This study argues that Felicite Lamennais (1782-1854) and Orestes Brownson (1803-1876) shared a similar vision for the temporal and spiritual separation between Church and State despite discordant historical perspectives and diametrically opposed political experiences. In the course of the nineteenth century, two 'public theologians' had the greatest impact and led the idealistic apology for the separation of Church and State. While Felicite Lamennais and Orestes Brownson maintained contrary perceptions of the Church and State; antithetical relationships with the Church; and, incompatible means of accomplishing their shared goal, both men embraced their Catholic tradition and political sensibility to advance a theological paradigm that encompassed their understanding of both the Church and State. Each looked upon the Church as the definitive revelation of God's invisible activity. Their quest for the fulfillment of the divine plan required the Church to influence the temporal State and the creation of a Catholic social order.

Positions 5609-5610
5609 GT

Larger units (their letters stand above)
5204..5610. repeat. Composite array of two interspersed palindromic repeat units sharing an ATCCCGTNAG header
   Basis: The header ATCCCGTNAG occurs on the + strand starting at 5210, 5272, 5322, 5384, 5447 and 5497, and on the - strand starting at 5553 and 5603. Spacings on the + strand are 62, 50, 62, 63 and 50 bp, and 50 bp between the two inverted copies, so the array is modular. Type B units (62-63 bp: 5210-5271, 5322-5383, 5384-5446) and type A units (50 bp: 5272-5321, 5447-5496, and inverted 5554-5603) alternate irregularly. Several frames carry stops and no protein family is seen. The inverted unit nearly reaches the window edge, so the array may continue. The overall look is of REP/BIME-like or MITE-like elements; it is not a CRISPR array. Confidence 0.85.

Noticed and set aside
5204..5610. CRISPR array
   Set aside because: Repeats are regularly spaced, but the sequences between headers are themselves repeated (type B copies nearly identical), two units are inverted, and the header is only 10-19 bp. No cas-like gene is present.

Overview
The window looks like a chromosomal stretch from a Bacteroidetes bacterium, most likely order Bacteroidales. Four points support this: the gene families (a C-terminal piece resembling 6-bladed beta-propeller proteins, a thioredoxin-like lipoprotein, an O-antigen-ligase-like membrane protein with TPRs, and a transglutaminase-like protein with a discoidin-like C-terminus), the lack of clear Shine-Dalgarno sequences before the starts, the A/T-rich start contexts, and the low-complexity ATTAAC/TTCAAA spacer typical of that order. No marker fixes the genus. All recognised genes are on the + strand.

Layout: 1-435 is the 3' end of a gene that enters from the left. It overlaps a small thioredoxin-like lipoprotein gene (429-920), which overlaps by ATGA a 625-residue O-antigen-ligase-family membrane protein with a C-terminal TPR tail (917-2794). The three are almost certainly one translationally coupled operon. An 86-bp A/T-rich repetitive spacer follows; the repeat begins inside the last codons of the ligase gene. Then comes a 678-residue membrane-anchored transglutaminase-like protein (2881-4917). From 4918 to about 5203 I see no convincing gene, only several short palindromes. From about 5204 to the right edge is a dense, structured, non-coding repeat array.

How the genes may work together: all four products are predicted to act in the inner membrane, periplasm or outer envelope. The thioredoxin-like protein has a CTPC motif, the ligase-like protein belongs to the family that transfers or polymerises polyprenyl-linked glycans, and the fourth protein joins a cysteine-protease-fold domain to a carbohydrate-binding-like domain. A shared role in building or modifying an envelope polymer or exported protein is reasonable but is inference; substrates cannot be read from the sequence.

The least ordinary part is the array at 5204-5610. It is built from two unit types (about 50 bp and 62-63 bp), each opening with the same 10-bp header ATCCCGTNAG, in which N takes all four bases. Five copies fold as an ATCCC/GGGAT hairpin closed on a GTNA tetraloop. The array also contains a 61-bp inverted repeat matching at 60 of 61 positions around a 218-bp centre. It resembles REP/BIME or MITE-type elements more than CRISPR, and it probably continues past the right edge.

It was the congruous conclusion for each theologian that the Church, independent of State ascendancy, would form a positive, harmonious, and clearly visible synthesis of a revealed faith so as to form a unified moral order.